Different ways to aggregate the various elements of value that matter to enrollees, citizens and payers acting on their behalf, are discussed in paper 5.  In addition to ACEA, extended cost-effectiveness analysis (ECEA) and multi-criteria decision analysis (MCDA) are also reviewed, as well as more deliberative processes for discussing evidence and reaching a decision via consensus or voting. One or other of these mechanisms is necessary to aggregate the various value elements, as including additional elements of value (i.e. those beyond health gains and net costs) is “conceptually appealing but currently impractical to implement”. The authors conclude that all of the approaches that are reviewed are imperfect for aggregation, and that deliberative approaches can help, but often lack transparency.
MCDA techniques in support of a deliberative process represent an attractive option, but further research is required for proposed frameworks to reach their full potential. Pilot projects could be invaluable. 
Finally, in paper 7, six recommendations are provided:
  • Be explicit about decision context and perspective for the value assessment framework
  • Base health plan coverage and reimbursement decisions on the incremental costs and benefits of health care technologies, as provided for in a CEA
  • Develop value thresholds (i.e. willingness to pay for, or opportunity cost of paying for, value appropriately defined) as one important input to guide coverage and reimbursement decisions
  • Manage budget constraints and affordability on the basis of cost-effectiveness principles
  • Test and consider using structured deliberative processes for health plan coverage and reimbursement decisions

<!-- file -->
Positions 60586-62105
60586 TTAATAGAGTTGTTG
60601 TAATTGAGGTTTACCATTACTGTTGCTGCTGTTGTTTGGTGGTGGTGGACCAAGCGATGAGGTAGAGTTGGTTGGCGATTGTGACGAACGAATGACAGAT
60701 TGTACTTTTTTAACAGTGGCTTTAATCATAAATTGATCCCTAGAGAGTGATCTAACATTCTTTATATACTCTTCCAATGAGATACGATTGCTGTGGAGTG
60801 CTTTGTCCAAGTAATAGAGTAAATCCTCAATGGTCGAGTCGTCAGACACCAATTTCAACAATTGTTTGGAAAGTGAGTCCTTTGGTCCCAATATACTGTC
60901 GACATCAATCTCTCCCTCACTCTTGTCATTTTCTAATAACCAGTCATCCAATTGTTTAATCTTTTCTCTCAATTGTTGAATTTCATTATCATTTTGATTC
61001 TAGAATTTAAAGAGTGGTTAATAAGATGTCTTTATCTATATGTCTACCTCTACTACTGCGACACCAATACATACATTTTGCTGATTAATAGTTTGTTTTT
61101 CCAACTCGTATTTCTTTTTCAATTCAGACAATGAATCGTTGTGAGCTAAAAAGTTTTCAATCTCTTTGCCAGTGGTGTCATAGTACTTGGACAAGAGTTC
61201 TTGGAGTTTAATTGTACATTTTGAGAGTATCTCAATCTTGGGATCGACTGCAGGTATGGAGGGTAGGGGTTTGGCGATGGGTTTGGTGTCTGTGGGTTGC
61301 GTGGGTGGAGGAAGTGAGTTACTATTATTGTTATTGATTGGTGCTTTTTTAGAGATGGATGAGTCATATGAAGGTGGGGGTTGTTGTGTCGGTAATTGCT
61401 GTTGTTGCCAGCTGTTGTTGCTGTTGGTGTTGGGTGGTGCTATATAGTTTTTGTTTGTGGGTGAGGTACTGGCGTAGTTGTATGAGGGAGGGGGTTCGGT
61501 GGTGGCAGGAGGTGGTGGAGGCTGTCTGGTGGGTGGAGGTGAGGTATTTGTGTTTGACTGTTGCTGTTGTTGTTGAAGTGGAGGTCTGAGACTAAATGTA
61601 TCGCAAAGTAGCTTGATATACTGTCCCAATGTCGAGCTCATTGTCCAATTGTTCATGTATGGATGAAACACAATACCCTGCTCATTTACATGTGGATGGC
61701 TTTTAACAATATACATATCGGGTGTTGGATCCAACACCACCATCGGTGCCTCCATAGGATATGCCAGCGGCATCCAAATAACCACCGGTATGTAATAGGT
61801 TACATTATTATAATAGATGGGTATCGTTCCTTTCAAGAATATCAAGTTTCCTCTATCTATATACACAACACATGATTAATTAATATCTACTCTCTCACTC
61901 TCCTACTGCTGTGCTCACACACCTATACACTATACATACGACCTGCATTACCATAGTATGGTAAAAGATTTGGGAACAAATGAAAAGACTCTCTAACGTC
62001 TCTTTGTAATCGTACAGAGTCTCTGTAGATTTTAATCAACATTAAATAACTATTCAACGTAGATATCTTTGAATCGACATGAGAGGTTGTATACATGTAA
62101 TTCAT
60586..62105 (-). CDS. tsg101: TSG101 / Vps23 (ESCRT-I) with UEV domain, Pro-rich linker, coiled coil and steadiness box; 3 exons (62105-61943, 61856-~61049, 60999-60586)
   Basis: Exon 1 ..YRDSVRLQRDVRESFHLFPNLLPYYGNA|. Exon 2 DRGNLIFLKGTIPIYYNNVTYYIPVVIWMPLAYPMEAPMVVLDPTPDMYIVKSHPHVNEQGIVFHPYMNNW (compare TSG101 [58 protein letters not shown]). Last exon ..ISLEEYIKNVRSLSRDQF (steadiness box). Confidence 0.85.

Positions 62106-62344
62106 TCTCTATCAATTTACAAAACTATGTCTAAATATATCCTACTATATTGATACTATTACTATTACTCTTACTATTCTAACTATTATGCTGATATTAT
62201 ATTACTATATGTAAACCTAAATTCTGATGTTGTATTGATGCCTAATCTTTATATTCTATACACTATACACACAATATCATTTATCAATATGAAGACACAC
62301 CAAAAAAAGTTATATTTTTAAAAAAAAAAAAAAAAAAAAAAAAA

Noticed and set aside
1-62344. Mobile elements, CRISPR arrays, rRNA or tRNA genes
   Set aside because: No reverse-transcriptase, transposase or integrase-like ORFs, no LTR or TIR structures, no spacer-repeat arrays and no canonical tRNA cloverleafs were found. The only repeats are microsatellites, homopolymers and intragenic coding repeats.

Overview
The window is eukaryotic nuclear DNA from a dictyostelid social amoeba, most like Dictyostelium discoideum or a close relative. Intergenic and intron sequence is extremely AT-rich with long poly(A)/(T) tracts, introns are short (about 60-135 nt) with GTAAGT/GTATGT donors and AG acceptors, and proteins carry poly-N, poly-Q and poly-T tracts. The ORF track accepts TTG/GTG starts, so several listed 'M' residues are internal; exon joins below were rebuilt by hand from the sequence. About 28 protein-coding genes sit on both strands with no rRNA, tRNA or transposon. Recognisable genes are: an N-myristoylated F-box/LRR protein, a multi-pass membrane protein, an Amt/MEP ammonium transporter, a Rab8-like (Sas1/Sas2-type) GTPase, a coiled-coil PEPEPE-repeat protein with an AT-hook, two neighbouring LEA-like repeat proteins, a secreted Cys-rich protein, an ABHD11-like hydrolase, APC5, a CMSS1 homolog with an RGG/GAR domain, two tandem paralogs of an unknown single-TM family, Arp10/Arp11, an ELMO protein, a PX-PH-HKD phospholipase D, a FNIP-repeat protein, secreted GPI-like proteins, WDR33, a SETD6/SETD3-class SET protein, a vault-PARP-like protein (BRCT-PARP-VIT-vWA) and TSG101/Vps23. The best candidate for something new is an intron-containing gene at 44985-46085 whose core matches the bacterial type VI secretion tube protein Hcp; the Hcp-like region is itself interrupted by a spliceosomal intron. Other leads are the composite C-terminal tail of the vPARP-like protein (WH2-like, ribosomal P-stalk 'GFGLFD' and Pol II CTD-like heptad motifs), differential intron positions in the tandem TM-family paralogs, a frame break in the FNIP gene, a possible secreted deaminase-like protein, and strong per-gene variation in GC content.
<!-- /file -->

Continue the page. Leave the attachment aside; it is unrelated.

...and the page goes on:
• Explore and test novel elements of benefit to improve value measures,  such that they reflect the perspectives of both plan members and patients.
Responses to the report are most concerned with elements of value and the use of cost-effectiveness analysis principles:
  • Solow and Pezalla suggest that the additional value elements considered are too broad.  Other than disease severity, they are unlikely to get picked up in the US, where the majority of payers are not motivated by a societal perspective. 
  • On the other hand, Burkholder et al. and Perfetto suggest that the focus on cost-effectiveness analysis is too narrow as this restricts the inclusion of non-QALY benefits and does not sufficiently align with a patient-centric approach
  • Sculpher questions whether the underlying normative framework has been fully explored - perhaps economics should be used to identify potential value elements, and not to decide what is included in assessments (which is ultimately a value judgement). This view is endorsed by Norman et al. in their Editorial.
  • Overall, Sculpher concludes, however, that the recommendations (in paper 7) “offer a sensible basis for informing decisions” and they align well with good practice for health technology assessment (the older, more established sibling of value assessment frameworks). 

Posted in Health Technology Assessment, Pricing and Reimbursement, Research | Tagged External publications